If Marco Rubio is the front-runner to win the Republican presidential nomination, as election prediction markets are saying (and I agree!), then why aren’t his poll numbers spiking?
That’s what the Rubio naysayers keep asking. No matter that the Florida senator just moved into second place, behind Donald Trump, in HuffPollster’s national poll estimate. In addition, only 15 percent of Republican voters so far say they won’t vote for him after carefully considering him.
Among the Rubio skeptics, Ed Kilgore at New York magazine has been raising a more thoughtful question: At what point in the primaries next year will Rubio start winning elections?
Kilgore is correct that factional social conservatives tend to prevail in the Iowa caucuses, which are on Feb. 1. This makes it more likely that Ben Carson, Ted Cruz or even Mike Huckabee or Rick Santorum will wind up first there.
New Hampshire votes on Feb. 9, and Trump has a large lead now. Chris Christie, Jeb Bush and John Kasich will throw everything they have at the state. Even if they fall short, they could hurt Rubio, who may be too conservative for New Hampshire’s moderates. Meanwhile, Cruz is running hard in Southern states, and it isn’t hard to imagine him winning in South Carolina, which votes on Feb. 20.
So how and where does Rubio win?
There are many possible scenarios.
One is that if he jumps 10 percentage points or more in the polls – and any candidate can have a surge – he’s already in good enough shape that he'll probably win in Iowa and then perhaps in 40 or more states. Polling surges are mostly unpredictable, but Rubio has a lot going for him. He’s a skilled debater, and he’s on the main stage at these events. High-profile Republicans are moving to his column, which will magnify anything good that happens to him.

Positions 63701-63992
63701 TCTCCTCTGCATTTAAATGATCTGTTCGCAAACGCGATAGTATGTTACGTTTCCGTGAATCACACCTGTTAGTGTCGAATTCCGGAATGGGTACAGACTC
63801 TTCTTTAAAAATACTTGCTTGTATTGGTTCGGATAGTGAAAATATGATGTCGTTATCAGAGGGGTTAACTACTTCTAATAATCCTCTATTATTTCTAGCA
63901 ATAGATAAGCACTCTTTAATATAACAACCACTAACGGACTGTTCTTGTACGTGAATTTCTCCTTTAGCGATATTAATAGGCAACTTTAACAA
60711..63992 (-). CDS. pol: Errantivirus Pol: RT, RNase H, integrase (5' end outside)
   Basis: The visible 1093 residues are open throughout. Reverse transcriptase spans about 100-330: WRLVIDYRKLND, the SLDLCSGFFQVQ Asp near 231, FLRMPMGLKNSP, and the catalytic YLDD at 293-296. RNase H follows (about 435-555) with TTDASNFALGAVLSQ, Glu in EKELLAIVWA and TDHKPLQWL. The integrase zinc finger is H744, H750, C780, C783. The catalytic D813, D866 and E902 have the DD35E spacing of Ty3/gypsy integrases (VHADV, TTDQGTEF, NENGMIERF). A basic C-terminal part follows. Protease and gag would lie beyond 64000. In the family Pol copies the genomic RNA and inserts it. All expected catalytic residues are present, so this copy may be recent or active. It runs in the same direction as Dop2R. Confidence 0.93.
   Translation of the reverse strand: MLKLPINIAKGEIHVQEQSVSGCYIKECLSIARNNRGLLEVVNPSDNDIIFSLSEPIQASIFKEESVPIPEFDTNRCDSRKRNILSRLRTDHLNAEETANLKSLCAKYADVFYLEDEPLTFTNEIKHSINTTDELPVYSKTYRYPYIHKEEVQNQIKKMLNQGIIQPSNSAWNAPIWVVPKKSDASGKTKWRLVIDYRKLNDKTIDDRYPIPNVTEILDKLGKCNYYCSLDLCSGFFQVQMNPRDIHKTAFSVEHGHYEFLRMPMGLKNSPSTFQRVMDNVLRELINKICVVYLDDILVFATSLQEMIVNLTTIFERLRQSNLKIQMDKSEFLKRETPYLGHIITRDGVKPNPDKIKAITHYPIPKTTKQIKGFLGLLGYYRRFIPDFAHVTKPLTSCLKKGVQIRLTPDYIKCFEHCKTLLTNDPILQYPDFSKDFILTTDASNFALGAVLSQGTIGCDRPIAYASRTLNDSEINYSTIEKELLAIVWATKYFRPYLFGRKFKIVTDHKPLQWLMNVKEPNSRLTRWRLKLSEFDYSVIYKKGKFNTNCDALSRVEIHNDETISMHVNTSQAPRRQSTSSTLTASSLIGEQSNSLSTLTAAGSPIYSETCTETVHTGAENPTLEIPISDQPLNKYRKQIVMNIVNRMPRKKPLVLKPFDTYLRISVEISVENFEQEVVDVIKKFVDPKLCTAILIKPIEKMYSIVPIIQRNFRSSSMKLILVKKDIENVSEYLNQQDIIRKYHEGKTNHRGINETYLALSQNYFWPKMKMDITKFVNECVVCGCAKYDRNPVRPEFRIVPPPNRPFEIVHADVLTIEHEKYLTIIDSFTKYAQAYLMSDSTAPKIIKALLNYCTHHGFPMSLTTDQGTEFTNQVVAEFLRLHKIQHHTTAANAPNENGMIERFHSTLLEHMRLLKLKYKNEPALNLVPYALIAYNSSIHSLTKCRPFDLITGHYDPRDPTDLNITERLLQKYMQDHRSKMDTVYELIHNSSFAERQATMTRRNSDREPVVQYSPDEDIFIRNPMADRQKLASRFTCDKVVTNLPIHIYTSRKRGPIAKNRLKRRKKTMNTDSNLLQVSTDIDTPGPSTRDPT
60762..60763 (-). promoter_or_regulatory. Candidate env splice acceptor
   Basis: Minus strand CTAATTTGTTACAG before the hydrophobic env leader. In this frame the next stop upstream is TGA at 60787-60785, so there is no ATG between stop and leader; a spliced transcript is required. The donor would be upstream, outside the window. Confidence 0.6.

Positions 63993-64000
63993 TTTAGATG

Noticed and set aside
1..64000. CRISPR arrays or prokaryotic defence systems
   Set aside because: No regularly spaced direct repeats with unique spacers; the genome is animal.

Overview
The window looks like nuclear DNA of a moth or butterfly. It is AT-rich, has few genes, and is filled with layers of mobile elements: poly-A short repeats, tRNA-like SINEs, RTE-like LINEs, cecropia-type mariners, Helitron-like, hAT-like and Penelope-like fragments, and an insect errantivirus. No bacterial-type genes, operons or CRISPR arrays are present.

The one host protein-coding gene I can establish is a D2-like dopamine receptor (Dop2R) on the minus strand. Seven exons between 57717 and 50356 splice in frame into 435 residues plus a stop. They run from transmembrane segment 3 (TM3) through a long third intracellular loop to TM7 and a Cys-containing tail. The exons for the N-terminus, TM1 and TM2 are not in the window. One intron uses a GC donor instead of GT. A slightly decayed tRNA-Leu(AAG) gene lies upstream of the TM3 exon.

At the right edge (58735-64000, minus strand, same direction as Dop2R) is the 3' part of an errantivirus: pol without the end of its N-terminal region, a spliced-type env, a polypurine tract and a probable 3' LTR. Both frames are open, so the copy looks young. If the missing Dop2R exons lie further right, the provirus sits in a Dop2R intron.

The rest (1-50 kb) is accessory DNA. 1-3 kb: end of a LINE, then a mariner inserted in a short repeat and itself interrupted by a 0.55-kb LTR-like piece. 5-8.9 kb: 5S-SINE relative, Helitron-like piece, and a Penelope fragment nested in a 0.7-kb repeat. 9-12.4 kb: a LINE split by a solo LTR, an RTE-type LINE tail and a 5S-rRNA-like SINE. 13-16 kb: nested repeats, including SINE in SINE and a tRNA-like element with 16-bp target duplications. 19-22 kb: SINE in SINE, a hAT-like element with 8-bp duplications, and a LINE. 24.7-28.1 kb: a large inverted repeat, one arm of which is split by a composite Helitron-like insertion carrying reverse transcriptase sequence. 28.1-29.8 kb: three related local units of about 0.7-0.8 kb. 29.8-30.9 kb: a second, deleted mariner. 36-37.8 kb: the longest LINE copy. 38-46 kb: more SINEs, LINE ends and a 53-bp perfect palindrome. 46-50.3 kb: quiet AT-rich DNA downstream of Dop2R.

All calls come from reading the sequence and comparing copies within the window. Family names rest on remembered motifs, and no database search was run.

But what if he doesn’t get that polling surge?
Mitt Romney didn’t in 2012, yet was able to earn a tie in Iowa with 25 percent of the vote. An even lower total could win the caucuses this time if Cruz, Carson, Huckabee and Santorum split their vote more or less evenly, and if Trump either fades a bit (he’s at about 26 percent in current polling there) or, as seems reasonably likely, many of those who support him in public opinion polls fail to turn out.
In New Hampshire, Trump’s current poll lead is stronger. But if Cruz wins in Iowa, the Granite State’s moderates may be eager to find a Stop Cruz candidate, and might be willing to switch to Rubio. Despite being more conservative than the Republican voters there, he would still be the logical choice if he remains ahead of Bush, Christie and Kasich in state polls and if he beats those three solidly in Iowa. Add in the lost luster for Trump if he fails to capture Iowa, and maybe Rubio squeaks over the finish line first in New Hampshire.
If Trump wins in Iowa and New Hampshire, or if a social conservative prevails in Iowa and Trump takes New Hampshire, could Rubio still take South Carolina? Yes, if Rubio has done well in the first two states. At least two and perhaps all three of Christie-Kasich-Bush will probably have left the race by then. If the ballot is only Trump, Rubio and one or two social conservatives (say, Cruz and Carson), then Rubio will likely do well with voters who supported John McCain in 2008, George W. Bush in 2000 and Bob Dole in 1996.
Even if Rubio fails to win any of the first states, he could still be in decent shape if he finishes second or third in Iowa and second in both New Hampshire and South Carolina. If his competition is just Cruz, he'll likely follow Romney’s path to the nomination. If it’s only Trump, Republican party actors in all the remaining states will mobilize everything they can for the Florida senator.
Of course, Rubio may fade, and one of the current also-rans could surge in the polls. Even if Rubio continues to slowly gain in the polls, the way things play out could still be different from how it looks now. For all we know, Huckabee could still win in Iowa, and Christie could take New Hampshire.But if Rubio continues his gradual improvement in the polls and draws in more support from Republican party leaders, he won’t be stopped just because none of the early states is a particularly good fit for him.
Jonathan Bernstein is a Bloomberg View columnist covering U.S. politics.